Congress

Why has California’s Jim Costa voted twice against limiting US involvement in Yemen?

Congressman Jim Costa, D-Fresno, discusses the issues during an editorial board meeting at the Fresno Bee, Wed. August 29, 2018.
Congressman Jim Costa, D-Fresno, discusses the issues during an editorial board meeting at the Fresno Bee, Wed. August 29, 2018. jwalker@fresnobee.com

California Rep. Jim Costa is one of two House Democrats to vote with Republicans twice in recent weeks to block efforts to cut military assistance to Saudi Arabia’s war in Yemen.

He said his votes, one last month and one last week, were cast for procedural reasons. Also siding with Republicans in the two votes was Rep. Collin Peterson, D-Minn.

Critics saw a motive behind Costa’s votes — his benefactors in the oil and gas industry.

Oil and gas companies represent Costa’s second biggest industry supporters, behind only crop processing and production. Costa flatly denied that had anything to do with his vote.

“Absolutely not,” he said.

Costa noted his votes were to limit debate on the initiatives, and apply only to legislation effective this year. The House can take up cutting Saudi Arabia aid again next year.

And Costa said the U.S. policy does need to change in Yemen to address the humanitarian crisis, though he did not specify his views on military aid.

“When we’re in control of the House next year, we can control the debate,” Costa said.

Rep. Ro Khanna, D-California, the sponsor of the measure to cut U.S. military involvement in Yemen, plans to reintroduce legislation next month to cut aid to Saudi Arabia’s war in Yemen, according to spokeswoman Heather Purcell. Republicans now control the House, but Democrats will have the majority starting Jan. 3.

Costa received $100,000 from oil and gas companies in the last campaign cycle and $500,000 from the industry over his congressional career, which began in 2003.

Two other Democrats currently in the House have gotten more donations from oil and gas than Costa over the years — Reps. Gene Green, D-Texas, and Henry Cuellar, D-Texas. Neither voted with Republicans to end debate on pulling out of Yemen.

Rauf Mammadov, a scholar on energy policy at the nonpartisan Middle East Institute, said U.S. oil and gas companies are closely watching relations with Saudi Arabia.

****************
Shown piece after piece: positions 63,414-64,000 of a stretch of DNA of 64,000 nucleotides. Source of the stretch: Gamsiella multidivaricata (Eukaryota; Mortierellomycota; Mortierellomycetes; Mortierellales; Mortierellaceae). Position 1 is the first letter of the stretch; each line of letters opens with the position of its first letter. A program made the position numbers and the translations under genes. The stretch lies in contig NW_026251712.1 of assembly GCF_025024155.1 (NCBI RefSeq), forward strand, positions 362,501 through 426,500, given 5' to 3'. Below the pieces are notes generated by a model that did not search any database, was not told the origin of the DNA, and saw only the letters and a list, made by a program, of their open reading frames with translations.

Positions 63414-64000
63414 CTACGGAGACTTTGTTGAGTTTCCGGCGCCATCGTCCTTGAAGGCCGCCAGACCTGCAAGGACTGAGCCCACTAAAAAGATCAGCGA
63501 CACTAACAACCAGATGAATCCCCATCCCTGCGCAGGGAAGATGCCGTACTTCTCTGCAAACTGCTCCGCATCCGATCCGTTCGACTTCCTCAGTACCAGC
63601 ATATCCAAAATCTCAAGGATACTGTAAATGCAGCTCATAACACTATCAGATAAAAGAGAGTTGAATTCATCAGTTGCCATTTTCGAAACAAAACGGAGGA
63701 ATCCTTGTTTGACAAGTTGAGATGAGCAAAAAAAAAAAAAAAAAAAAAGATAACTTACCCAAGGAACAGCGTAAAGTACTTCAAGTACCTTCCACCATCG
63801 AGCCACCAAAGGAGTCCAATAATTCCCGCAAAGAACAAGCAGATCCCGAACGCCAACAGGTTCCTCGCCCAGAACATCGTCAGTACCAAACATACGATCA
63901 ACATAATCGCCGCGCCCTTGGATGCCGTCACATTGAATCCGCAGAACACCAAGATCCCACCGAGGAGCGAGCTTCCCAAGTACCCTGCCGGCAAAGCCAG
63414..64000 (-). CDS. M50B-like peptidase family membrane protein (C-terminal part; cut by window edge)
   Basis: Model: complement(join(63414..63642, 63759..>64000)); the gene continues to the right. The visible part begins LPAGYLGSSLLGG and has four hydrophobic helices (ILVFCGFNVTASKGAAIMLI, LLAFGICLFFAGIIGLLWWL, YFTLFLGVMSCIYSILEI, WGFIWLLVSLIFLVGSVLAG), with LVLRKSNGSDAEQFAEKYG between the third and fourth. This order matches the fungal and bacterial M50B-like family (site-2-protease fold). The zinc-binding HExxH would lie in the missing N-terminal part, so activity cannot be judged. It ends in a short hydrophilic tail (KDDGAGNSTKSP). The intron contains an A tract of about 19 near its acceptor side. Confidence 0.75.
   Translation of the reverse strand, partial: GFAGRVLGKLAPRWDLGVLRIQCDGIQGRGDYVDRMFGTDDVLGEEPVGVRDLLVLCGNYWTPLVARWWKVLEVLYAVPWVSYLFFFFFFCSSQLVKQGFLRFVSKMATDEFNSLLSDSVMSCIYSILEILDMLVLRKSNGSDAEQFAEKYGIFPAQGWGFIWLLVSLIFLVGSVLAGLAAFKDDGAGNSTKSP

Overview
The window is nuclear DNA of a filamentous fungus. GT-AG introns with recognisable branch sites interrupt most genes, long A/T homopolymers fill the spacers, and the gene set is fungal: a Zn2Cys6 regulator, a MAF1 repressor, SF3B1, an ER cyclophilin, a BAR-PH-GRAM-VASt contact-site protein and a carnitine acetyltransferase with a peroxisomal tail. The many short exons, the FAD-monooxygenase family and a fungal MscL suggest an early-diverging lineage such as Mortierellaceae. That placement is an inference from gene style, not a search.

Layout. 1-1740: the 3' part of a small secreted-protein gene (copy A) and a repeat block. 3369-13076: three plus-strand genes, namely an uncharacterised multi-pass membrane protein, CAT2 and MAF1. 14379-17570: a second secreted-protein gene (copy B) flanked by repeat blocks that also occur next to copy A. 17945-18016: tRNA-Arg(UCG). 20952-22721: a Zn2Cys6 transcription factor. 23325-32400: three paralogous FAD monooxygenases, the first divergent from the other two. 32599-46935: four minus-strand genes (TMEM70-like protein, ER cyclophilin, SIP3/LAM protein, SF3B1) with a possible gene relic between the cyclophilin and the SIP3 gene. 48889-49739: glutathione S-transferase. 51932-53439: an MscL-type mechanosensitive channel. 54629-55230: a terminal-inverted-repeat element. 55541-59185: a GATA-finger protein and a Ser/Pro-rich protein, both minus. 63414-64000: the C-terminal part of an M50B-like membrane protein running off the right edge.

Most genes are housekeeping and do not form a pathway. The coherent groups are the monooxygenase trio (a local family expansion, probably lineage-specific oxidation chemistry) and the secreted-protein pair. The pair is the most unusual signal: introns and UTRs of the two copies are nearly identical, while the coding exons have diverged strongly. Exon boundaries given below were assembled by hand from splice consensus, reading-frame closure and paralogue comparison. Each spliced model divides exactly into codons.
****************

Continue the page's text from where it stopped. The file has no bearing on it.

While those companies, all dependent on Saudi oil, are constantly worried about a “last straw scenario,” when relations between the countries completely deteriorate, Mammadov said there’s little reason to think withdrawing U.S. aid in the war in Yemen would provoke that scenario.

“Saudi Arabia is likely fear mongering these companies now, and it is the largest exporter and largest producer (of oil),” Mammadov said. “But I would not equate pulling out of Yemen with ending Saudi relations.”

Cyril Widdershoven, a Middle East defense energy analyst, mostly agreed with that assessment, but added that oil companies have become more worried as tensions have built between the U.S. and Saudi Arabia for a long time now.

“How deep a hole can you dig before you fall in?” Widdershoven said.

While the Senate passed a measure cutting U.S. aid to Saudi Arabia’s war in Yemen last week, the House no longer has to consider it for the rest of the year thanks to the provision attached to a farm policy bill that Costa approved.

When that maneuver came up for a vote, five Democrats sided with cutting off debate, joining 201 Republicans to insert the provision. Eighteen Republicans and 185 Democrats voted no.

Costa, a moderate Democrat who represents an agricultural district near Fresno, says he voted the way he did because it was attached to the farm bill, which is vital in his district.

“I was worried it wouldn’t happen if I didn’t vote for it,” Costa said. “I walked on the floor and was told 15 members of the (conservative) Freedom Caucus wanted to kill the farm bill, and they said we might need your vote to save it.”

But he couldn’t explain why he voted for a measure that did the exact same thing regarding Yemen last month, when the measure was attached to the Manage Our Wolves Act, meant to remove Grey Wolves from the endangered species list.

Six Democrats voted in favor of limiting debate on aid to Saudi Arabia’s war in Yemen then, which passed 201-187.

Costa’s office said he only supported the wolf bill, though couldn’t provide specifics on why that bill was important to him to approve. There are a total of two small wolf packs in the entire state of California.

Peterson, the other Democrat to vote with Costa both times, was the party’s lead Democrat on the farm bill and his state has a large wolf population.

Some Republicans defected from House leadership’s position on the aid to the Saudis issue since the October assassination of Jamal Khashoggi, a dissident journalist.

President Donald Trump has refused to condemn Crown Prince Mohammed bin Salman of Saudi Arabia for Khashoggi’s death, dismissing reports from U.S. intelligence agencies that he is responsible.

South Carolina senator Lindsey Graham calls Mohammad bin Salman, the Crown Prince of Saudi Arabia, 'a wrecking ball' who is complicit in the murder of journalist Jamal Khashoggi after a closed-door CIA briefing.

The International Rescue Committee has named Yemen the country at greatest risk of experiencing the worst humanitarian crisis over the coming year due to the civil war. About 80 percent of the Yemeni population are in need of humanitarian assistance, and the United Nations has warned the country is facing a massive famine.

Kate Irby is based in Washington, D.C. and reports on issues important to McClatchy’s California newspapers, including the Sacramento Bee, Fresno Bee and Modesto Bee. She previously reported on breaking news in D.C., politics in Florida for the Bradenton Herald and politics in Ohio for the Cleveland Plain Dealer.

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